I’ve been reflecting on this feeling for several days, and think that part of what’s holding me back is a matter of trust.  When I’m engaging in a verbal conversation with others, I know who the people are who are hearing my message, and can judge the impact my words may or may not have on them.  If I know them well and trust them, I might be more forthcoming with my thoughts, but if I’m speaking with someone I don’t know as well, I am naturally more guarded with what I share.  A blog is meant to be reflective, but for me, my reflections are very personal—not something I choose to share with a wide audience, at least not with people I don’t know or trust. To put my words out into the world is for me a huge leap of faith.  I don’t want to be guarded with what I write, but I’m not yet comfortable just spilling my guts for all the world to read. 

Another thing that’s holding me back is a fixed mindset.  I’ve had the good fortune this summer to be part of a book study about Carol Dweck’s book Mindset (#Mindset13), and I’m learning a lot about myself as a person and as a leader through that experience.  Even though I think I have a growth mindset about my students and staff, and even myself as a leader, I am discovering that I have a fixed mindset when it comes to who I am as a person.  In my reluctance to blog, I haven’t been able to give myself permission to be less than perfect—or to show my less-than-perfect self to the world.  Instead of taking the opportunity to improve by trying something new, I’ve been afraid to be judged as less than smart. As Dweck says in Chapter 2: “The fixed mindset does not allow people the luxury of becoming.  They have to already be.”  I’m afraid that by blogging people will see that I don’t know everything about everything (which sounds silly even to me!), or that I won’t have a well-enough-developed opinion about something to be able to share it.  My challenge: to move past this fixed mindset, and try something new and difficult in order to grow.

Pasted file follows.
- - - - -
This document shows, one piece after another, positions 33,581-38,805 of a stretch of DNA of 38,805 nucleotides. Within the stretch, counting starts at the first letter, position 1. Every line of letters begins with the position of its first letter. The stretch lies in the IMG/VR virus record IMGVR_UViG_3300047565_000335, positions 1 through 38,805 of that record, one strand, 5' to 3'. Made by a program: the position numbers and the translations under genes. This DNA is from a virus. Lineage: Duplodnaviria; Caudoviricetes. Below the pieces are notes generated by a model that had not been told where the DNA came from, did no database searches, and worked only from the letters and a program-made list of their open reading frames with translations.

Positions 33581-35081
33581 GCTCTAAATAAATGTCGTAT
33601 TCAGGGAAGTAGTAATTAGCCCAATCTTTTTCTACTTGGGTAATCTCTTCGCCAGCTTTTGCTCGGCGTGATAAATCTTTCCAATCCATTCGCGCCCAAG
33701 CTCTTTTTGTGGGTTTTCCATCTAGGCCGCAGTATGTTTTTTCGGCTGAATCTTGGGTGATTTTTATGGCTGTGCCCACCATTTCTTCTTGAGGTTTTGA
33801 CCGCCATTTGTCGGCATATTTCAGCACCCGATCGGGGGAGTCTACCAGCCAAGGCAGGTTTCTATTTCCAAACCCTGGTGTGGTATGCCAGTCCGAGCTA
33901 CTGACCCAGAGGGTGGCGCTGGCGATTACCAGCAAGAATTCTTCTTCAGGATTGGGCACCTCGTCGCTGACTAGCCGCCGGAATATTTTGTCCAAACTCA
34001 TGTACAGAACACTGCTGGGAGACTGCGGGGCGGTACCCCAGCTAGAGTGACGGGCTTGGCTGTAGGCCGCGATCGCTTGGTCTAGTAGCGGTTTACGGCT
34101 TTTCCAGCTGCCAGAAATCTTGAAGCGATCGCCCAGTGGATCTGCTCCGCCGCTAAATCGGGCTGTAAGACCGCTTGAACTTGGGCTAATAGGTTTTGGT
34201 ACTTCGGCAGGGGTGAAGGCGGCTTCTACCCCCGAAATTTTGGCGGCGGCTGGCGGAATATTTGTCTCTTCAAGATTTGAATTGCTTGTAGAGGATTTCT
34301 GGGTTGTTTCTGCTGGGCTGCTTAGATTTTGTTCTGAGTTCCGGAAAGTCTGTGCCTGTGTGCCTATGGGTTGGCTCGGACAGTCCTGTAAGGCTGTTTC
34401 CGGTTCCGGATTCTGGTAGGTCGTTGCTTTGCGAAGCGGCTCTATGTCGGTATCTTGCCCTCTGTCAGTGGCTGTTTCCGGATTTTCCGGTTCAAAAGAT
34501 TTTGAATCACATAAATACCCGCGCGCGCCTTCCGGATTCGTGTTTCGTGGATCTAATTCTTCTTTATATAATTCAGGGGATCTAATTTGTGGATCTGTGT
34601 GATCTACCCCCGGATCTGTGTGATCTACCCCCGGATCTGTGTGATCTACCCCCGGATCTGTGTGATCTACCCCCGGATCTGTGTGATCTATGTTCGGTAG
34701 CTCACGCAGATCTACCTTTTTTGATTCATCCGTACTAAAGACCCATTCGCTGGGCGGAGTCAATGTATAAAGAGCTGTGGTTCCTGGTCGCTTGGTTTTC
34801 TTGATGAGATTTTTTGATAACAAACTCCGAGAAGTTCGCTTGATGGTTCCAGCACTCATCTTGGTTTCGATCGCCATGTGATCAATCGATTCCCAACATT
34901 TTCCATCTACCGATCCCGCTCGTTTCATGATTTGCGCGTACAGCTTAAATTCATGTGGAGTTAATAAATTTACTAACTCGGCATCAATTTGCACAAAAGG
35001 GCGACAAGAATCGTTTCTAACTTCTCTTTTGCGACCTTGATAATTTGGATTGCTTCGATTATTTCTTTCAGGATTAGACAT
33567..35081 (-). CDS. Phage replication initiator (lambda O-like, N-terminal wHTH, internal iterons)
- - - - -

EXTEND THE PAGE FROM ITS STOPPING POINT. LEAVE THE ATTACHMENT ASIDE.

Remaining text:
So.  Here I am, ready to take a leap of faith—to trust that my words in the world will be well-received, and when they aren’t, to be prepared to learn and grow from the experience.  I am determined to blog—to take my learning to the next step, and to join the 21st century as a leader and a learner.  Wish me luck on my journey!